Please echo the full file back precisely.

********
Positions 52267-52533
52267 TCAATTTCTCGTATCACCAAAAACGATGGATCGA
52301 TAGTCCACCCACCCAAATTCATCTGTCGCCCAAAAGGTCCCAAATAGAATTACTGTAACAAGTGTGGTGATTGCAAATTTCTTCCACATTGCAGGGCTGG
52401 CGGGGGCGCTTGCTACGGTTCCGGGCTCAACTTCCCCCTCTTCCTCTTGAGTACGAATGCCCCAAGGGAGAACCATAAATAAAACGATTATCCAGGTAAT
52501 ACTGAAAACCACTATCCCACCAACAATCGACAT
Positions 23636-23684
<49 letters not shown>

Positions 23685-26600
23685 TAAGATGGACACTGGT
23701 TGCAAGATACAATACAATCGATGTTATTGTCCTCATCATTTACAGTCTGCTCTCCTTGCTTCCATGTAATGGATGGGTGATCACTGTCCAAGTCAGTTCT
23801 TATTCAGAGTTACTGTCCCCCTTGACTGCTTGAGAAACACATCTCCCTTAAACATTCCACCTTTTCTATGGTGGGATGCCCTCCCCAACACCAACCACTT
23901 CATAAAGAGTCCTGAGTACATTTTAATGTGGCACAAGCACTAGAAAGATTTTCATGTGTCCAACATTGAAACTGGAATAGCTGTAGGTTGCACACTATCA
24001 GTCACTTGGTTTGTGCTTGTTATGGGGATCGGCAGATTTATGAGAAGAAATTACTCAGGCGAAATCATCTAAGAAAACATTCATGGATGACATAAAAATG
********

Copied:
Positions 52267-52533
52267 TCAATTTCTCGTATCACCAAAAACGATGGATCGA
52301 TAGTCCACCCACCCAAATTCATCTGTCGCCCAAAAGGTCCCAAATAGAATTACTGTAACAAGTGTGGTGATTGCAAATTTCTTCCACATTGCAGGGCTGG
52401 CGGGGGCGCTTGCTACGGTTCCGGGCTCAACTTCCCCCTCTTCCTCTTGAGTACGAATGCCCCAAGGGAGAACCATAAATAAAACGATTATCCAGGTAAT
52501 ACTGAAAACCACTATCCCACCAACAATCGACAT
Positions 23636-23684
<49 letters not shown>

Positions 23685-26600
23685 TAAGATGGACACTGGT
23701 TGCAAGATACAATACAATCGATGTTATTGTCCTCATCATTTACAGTCTGCTCTCCTTGCTTCCATGTAATGGATGGGTGATCACTGTCCAAGTCAGTTCT
23801 TATTCAGAGTTACTGTCCCCCTTGACTGCTTGAGAAACACATCTCCCTTAAACATTCCACCTTTTCTATGGTGGGATGCCCTCCCCAACACCAACCACTT
23901 CATAAAGAGTCCTGAGTACATTTTAATGTGGCACAAGCACTAGAAAGATTTTCATGTGTCCAACATTGAAACTGGAATAGCTGTAGGTTGCACACTATCA
24001 GTCACTTGGTTTGTGCTTGTTATGGGGATCGGCAGATTTATGAGAAGAAATTACTCAGGCGAAATCATCTAAGAAAACATTCATGGATGACATAAAAATG